Plantings – Coleus Sampler

Coleus sampler 1

Sampler of last year’s coleus leaves.

I’ve been cleaning chaff from my coleus seed harvest, dreaming of next year’s new plants. When I’m finished the tedious task, I’ll place the seeds in the refrigerator or in the garage for a few weeks to give them a dose of coldness. This process is called stratification.

Stratification:  In horticulture, stratification is the process of pretreating seeds to simulate natural winter conditions that a seed must endure before germination.

For tips on stratification for seeds read this article: Making Winter for Seeds: Cold Stratification From Fridge to Snow Sowing. I usually start my seeds in January in order to have good-sized plants by late April/early May. If you’ve never grown coleus give them a try. The colors and variety will be sure to please you.

19 thoughts on “Plantings – Coleus Sampler

      1. Thank you very much for the information! I love coleus I just seem to have a difficult time planting with other plants. I live in south Mississippi could the humidity cause it to die out easily, especially if potted and not planted? Thank you

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        1. Timelesslady

          I live in NJ and it’s very humid here. My coleus are seasonal. They die off in the first frost unless I bring them in. Indoors they can live indefinitely. I have some right now on my window sill that will move outdoors as soon as it’s warm enough. Thanks for the comment.

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    1. Timelesslady

      I give all my seeds a dose of cold if I remember. I also have volunteers come up in the garden in the late Spring, but they never grow very large as they get such a late start. They have had a naturally cold time due to winter here. I will have to leave a couple of seeds for personal use out of the cold treatment this year and see how they do. Thanks for the comment. I always love hearing from people who grow coleus.

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    1. Timelesslady

      I am getting ready to plant them this weekend. I will probably plant between 300 – 400 seeds in four containers. Thanks for the comment.

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    2. Timelesslady

      If I can I store all my seeds in cold temperatures. Even if they don’t need the cold (stratification) it seems the temperature fluctuation, along with moisture and warmth helps the seed coat crack faster.

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    1. Timelesslady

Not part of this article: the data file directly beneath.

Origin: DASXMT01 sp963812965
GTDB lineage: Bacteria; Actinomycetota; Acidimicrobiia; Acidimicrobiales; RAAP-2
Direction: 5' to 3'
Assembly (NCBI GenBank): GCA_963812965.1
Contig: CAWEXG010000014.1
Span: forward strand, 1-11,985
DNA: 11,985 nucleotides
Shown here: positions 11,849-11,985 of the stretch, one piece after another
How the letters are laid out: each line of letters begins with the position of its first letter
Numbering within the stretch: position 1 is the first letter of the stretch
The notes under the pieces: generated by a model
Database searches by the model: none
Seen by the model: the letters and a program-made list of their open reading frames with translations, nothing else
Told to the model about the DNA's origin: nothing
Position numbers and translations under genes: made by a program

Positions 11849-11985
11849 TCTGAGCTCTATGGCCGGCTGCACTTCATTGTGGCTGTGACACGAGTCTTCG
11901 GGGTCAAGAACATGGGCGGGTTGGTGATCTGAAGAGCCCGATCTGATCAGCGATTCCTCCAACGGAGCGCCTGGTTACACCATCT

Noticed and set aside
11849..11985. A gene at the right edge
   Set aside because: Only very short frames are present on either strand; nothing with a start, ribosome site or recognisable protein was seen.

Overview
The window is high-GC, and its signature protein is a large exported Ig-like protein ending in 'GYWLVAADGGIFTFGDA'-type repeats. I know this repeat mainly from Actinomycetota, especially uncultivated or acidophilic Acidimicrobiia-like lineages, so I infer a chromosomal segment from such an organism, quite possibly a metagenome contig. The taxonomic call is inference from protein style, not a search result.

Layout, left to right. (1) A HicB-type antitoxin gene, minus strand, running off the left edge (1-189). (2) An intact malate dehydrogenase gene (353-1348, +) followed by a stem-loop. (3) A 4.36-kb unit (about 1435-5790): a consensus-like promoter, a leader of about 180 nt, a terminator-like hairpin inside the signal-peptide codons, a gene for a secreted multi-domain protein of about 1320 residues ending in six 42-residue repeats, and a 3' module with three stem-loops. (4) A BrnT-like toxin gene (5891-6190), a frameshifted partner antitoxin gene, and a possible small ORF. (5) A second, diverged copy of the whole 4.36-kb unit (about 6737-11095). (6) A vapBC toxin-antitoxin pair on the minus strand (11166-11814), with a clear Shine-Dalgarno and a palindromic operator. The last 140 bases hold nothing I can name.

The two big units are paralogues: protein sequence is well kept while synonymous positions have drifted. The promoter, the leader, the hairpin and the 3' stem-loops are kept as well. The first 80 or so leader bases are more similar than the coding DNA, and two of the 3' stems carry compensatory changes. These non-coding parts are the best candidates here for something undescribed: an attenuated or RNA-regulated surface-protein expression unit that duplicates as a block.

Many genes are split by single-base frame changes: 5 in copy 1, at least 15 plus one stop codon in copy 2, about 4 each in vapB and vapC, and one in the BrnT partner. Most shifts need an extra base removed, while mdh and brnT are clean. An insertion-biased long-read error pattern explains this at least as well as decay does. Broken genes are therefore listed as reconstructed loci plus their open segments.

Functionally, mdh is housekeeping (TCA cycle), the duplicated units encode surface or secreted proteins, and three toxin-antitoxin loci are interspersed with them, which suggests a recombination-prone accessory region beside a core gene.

I grow my own coleus, probably over two decades. During that time I allow them to flower and go to seed after August 1st. I keep the seed and keep them going on and on.

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  1. Dear Timeless Lady, you clicked on my blog today, so I thought I’d visit yours. What caught my eye was the coleus sampler. I loved plants with colored leaves, especially those that can tolerate a bit of shade. Yesterday I planted caladium in a shady spot, hoping for the best.

    Also, I see some scripture posted here, which gives me a clue to your spiritual side. Thanks for visiting my blog today. You are welcome anytime. 🙂

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  2. Timelesslady

    Thank you Marian, I will definitely be visiting your blog again. I love coleus and have quite a few in trays ready for weather that’s a bit warmer. I live in southern NJ and we are having one of the coldest Aprils on record. Hopefully, around Mother’s Day, I’ll be able to get the small coleus sprouts indoors. Right now I hover over them like a Mother Hen. Thanks so much for stopping by in return.

    My husband’s family came from Mennonite country and one of his great-aunts followed their ways. They lived in the Lansdale, Silverdale area, and had a furniture store there. Quite a few of his relatives still live up that way.

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    1. Timelesslady

      Hi, I looked it up and found both answers…yes they do, no they don’t…so I am not sure concerning any info on the Internet. I have never had them eaten, but we have only seen a deer once in our yard. The only thing that seems to eat my coleus plants are slugs. I think that happens because they live beneath the pots I plant them in. When they are in the garden beds they seem relatively pest-free. Hope this helps.

      Liked by 1 person

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